Monday, April 12, 2004
My New Favorite Bishop? Cardinal Theodore McCarrick (formerly of Newark!), shows that at least some of the nation's Catholic leadership isn't ready to turn its back on the church's inclusive, evangelical calling in favor of a descent into a marginalized, radically right-wing instititution.

In the Newsweek article linked above, McCarrick seeks to defuse some of the calls for John Kerry's excommunication from the blindered Catholics who believe one's standing abortion is the litmus test for one's spirituality.

“I would find it hard to use the Eucharist as a sanction,” he said gently. “You don’t know what’s in anyone’s heart when they come before you. It’s important that everyone know what our principles are, but you’d have to be very sure someone had a malicious intent [before denying him communion.]” McCarrick is surprisingly humble, and a reluctant judge. “It’s between the person and God,’’ he said.

Pay special attention to author Melinda Henneberger's repeated references to those who would criticize McCarrick's words as "as more watered-down Catholicism Lite." Although she doesn't name names, those opinions are out there, in the hearts of people like Catholic League bully Bill Donohue (who's currently obsessed with Kerry's martial status), and Father C.J. McCloskey, who leads the innocuously named "Catholic Information Center" -- the people looking for a smaller "more orthodox" church.

I'm glad McCarrick's voicing the other side.

Sunday, April 11, 2004
Tabloid War Daily News star sports columnist Mike Lupica weighs in on the laughably right-wing NY Post's headline about Condoleeza Rice (see below):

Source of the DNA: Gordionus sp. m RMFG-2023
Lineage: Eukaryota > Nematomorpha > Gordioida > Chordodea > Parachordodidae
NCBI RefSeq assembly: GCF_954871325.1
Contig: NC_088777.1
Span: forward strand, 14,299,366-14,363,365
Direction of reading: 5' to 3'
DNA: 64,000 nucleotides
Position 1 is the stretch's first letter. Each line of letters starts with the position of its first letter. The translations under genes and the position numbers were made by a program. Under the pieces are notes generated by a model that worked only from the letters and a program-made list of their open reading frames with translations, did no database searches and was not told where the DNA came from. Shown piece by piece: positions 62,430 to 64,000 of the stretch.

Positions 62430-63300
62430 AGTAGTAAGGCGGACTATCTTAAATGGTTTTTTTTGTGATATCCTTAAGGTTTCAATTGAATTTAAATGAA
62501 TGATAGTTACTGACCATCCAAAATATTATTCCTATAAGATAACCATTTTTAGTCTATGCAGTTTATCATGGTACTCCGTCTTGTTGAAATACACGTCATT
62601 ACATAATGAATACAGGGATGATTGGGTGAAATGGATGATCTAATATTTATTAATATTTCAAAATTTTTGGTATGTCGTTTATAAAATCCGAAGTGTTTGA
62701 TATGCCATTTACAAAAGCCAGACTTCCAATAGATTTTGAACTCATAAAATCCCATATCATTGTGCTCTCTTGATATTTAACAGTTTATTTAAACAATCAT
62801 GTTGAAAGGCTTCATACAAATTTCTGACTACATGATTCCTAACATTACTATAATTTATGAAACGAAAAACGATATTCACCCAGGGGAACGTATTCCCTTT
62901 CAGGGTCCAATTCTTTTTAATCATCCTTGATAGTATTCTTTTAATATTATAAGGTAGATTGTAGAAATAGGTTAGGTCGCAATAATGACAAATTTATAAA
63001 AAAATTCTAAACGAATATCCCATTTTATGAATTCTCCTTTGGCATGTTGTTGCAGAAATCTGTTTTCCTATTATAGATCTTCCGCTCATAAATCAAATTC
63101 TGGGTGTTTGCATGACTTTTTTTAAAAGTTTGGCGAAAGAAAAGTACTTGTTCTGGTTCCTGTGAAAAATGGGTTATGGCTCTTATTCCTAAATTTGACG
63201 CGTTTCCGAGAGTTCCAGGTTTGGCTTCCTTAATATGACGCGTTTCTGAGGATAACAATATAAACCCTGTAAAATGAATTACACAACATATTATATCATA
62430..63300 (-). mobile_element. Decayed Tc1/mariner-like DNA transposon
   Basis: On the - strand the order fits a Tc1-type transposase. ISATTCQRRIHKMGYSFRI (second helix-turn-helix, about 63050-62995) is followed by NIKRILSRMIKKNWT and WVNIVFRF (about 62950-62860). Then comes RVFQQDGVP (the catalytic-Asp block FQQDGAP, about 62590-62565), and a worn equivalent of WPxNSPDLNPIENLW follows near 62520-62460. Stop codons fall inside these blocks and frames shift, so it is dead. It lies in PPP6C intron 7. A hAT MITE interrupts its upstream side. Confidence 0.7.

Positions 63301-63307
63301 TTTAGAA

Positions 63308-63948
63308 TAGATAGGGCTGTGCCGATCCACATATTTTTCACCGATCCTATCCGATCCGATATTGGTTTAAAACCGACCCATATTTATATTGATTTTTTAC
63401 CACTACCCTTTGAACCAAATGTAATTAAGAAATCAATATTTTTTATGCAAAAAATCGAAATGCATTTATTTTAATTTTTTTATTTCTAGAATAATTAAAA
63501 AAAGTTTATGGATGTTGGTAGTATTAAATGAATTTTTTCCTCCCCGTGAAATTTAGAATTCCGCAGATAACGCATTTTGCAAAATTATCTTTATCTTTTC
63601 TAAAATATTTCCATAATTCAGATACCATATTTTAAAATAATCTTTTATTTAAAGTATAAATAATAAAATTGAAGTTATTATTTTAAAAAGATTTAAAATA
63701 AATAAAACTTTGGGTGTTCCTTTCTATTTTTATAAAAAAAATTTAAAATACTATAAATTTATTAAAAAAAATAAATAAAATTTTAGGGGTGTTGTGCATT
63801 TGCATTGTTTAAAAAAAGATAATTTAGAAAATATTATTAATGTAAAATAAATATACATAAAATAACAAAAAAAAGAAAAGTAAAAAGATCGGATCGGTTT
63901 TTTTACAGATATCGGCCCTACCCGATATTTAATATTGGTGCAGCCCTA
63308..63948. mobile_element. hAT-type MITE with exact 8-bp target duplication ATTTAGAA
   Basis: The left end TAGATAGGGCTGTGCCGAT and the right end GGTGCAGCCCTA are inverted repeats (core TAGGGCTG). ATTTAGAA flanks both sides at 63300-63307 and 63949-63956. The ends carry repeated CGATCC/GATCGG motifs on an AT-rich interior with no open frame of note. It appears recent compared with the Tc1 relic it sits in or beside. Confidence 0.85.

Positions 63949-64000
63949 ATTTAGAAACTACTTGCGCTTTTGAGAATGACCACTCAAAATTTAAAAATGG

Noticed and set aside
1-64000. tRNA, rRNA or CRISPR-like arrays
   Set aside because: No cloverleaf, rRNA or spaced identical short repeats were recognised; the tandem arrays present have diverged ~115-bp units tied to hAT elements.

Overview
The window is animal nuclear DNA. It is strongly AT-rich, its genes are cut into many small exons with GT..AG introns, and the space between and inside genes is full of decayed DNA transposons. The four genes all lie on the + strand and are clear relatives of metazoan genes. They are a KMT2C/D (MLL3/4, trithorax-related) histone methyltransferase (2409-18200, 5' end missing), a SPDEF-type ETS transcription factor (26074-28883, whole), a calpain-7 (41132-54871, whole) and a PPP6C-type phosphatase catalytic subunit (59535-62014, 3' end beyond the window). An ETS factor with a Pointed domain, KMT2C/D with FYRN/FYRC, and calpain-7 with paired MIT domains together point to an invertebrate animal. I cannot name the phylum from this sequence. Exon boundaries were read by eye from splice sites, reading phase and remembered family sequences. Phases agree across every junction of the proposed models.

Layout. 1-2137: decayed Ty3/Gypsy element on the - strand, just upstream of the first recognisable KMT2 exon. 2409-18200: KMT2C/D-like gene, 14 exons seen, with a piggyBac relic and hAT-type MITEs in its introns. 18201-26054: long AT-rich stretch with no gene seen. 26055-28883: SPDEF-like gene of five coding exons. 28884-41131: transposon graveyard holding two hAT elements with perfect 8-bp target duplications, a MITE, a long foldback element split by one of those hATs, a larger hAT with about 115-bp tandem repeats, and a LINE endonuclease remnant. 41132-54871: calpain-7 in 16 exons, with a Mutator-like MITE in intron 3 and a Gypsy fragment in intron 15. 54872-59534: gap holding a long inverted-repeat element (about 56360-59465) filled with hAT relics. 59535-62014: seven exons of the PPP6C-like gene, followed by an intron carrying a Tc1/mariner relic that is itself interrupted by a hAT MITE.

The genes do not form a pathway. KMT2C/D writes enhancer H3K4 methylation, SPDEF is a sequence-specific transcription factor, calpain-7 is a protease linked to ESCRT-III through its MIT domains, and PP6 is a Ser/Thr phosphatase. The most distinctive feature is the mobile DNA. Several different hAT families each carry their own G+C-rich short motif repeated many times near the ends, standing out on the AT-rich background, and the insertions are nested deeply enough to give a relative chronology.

If Condi Rice was was a champ the other day, I just want to know in what weight division?

We Read the News Sports Section So You Don't Have To! Elsewhere this morning, T.J. Quinn shows why sportwriters shouldn't be writing political contributions stories:
When Don Fehr, baseball's union chief and the most powerful labor leader in the universe, cuts a check for a political donation, who usually benefits?

Two of the Senate's most conservative members, both from union-hostile "right-to-work" states: Orrin Hatch (R-Utah) and John McCain (R-Ariz.).

McCain spent much of this morning trying to convince NBC's Tim Russert that he's not planning to run for Vice President on the Democratic ticket with Sen. John Kerry. Meanwhile, foaming-at-the-mouth Republicans in places like National Review Online have been known to refer to this war hero as a "traitor" for daring to voice concerns about some of George Bush's policies and starkly negative campaign tactics. Taken together, it seems a stretch to label him among the Senate's "most conservative" members.

Dream Ticket Until his vociferous denial of any interest in the job, McCain's appearance on Meet the Press almost sounded like he was campaigning for the VP's post. He echoed Kerry's call for expanding the military and repealing the most unfair of Bush's tax cuts to pay for it.

Make no mistake, a Kerry-McCain ticket is unlikely and would pose all sorts of problems: It could only grow out of the sense that the country has been so grievously wounded by this administration that McCain and Kerry can come to an agreement to set aside, or at least de-emphasize the important issues on which they differ (abortion, increased government spending), in favor of finishing the job right in Iraq, rebuilding our overstretched military, and returning our fiscal picture to some semblance of long-term balance. The entrenched interests in Washington might never let it happen -- accusing both sides of being "traitorous."

But listening to them, you can't help but think that this could be a ticket that might be the antidote for the poison public discourse that plagues the nation now. McCain would actually try to convince people to make compromises in their beliefs for the greater good, rather than pretending that we can continue to have it all -- increased security, better schools and economic opportunity, and lower taxes. Kerry would ensure that the entire country is included in theat opportunity. Plus, it would be fun.